An 8-year-old measure that greatly limited the use of federal dollars for embryonic stem-cell research ended when President Barack Obama officially signed an executive order lifting the ban. Additionally, the president promised to vigorously support the scientific community in its research efforts.
When governments fail to make these investments, opportunities are missed, Obama said. The signing marks the completion of a campaign promise made by Obama, one highly anticipated and widely cheered by the medical research community.
Darrell Kirch, president and chief executive officer of the Association of American Medical Colleges, lauded the move, saying that millions of Americans could benefit from the scientific and medical breakthroughs that may result from this extremely promising research.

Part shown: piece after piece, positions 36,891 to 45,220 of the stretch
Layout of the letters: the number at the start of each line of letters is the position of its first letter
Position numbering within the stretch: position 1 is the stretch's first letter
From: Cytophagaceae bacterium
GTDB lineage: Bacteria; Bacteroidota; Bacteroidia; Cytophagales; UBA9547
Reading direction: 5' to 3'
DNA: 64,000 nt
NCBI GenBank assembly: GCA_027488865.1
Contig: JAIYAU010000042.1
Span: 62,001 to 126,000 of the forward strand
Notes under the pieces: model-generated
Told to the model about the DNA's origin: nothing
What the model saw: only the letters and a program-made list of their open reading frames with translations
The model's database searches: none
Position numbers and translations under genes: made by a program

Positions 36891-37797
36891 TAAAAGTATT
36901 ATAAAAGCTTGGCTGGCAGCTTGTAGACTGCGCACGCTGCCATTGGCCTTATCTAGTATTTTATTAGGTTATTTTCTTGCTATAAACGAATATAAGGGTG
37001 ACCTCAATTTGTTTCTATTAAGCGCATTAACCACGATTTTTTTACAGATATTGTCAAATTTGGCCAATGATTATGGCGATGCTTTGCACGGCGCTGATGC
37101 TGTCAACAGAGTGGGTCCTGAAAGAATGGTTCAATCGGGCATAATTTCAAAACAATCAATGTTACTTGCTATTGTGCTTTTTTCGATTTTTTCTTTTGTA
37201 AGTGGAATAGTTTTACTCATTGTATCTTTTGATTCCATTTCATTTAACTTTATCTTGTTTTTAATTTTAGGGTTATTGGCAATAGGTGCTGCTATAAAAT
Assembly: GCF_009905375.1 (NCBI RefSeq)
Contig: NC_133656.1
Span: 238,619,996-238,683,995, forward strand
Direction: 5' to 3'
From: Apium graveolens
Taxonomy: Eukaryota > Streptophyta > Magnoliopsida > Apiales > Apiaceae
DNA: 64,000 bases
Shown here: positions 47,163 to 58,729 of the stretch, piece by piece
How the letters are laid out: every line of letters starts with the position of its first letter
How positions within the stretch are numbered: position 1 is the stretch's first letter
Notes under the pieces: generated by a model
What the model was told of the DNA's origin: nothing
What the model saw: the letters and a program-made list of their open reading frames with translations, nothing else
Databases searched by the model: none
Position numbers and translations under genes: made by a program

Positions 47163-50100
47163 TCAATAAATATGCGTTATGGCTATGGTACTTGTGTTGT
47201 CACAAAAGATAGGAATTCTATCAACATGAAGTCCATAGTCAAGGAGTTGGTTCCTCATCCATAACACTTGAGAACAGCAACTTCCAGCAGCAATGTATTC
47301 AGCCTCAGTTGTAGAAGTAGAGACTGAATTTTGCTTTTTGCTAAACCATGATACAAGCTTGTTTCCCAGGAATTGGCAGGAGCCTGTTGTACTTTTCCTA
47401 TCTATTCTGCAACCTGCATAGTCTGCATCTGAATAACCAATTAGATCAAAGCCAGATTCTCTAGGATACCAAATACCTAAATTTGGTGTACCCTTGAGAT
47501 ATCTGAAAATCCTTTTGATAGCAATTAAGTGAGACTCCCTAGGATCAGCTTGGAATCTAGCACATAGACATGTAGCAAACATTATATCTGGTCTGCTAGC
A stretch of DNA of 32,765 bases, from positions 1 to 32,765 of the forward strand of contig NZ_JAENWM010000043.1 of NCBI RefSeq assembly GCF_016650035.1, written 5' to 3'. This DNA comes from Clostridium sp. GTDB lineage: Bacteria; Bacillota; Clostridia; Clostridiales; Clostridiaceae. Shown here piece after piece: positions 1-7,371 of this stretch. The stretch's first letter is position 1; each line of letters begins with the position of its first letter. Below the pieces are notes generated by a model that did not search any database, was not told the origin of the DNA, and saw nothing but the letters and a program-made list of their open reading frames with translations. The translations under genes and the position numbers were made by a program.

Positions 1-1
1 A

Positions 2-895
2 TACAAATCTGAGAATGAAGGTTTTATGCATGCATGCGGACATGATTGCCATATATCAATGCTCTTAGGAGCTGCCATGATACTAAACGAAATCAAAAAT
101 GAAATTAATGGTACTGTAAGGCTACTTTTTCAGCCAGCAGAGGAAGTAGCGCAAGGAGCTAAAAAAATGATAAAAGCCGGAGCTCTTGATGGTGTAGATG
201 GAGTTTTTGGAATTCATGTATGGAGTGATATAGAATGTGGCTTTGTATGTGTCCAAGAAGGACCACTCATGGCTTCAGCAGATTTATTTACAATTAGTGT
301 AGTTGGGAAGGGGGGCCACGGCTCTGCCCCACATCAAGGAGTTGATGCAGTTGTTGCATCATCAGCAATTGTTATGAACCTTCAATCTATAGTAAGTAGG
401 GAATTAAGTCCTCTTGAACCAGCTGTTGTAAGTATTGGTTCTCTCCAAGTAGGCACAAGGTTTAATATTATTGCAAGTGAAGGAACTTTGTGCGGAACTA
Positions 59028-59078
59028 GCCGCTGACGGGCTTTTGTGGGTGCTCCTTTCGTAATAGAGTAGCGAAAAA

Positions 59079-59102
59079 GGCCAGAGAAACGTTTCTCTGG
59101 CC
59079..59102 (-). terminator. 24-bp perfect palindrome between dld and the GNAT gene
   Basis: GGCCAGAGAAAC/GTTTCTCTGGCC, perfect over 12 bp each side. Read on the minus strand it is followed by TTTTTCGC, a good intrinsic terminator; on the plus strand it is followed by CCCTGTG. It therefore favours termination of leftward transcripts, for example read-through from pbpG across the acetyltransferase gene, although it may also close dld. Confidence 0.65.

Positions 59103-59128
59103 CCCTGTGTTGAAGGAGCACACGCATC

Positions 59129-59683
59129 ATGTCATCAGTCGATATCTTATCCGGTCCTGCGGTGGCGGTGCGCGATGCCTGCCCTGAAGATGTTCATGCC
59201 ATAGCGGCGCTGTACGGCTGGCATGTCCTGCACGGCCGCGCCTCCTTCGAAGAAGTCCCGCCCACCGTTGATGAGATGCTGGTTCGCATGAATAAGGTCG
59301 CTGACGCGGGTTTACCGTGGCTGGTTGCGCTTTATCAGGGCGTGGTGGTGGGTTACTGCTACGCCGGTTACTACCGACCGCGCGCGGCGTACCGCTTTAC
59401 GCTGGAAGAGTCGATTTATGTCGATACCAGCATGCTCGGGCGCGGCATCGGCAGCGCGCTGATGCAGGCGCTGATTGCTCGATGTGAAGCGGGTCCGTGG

Use of embryonic stem cells has been called troublesome by some because under the process, embryos are destroyed. Obama acknowledged the controversy, calling it a difficult and delicate balance. He added that the scientific work would be done under strict guidelines, rigorously enforced. The president also called upon his science and technology chief to develop a directive that would guide the scientific process in a way meant to steer away from politics and ideology.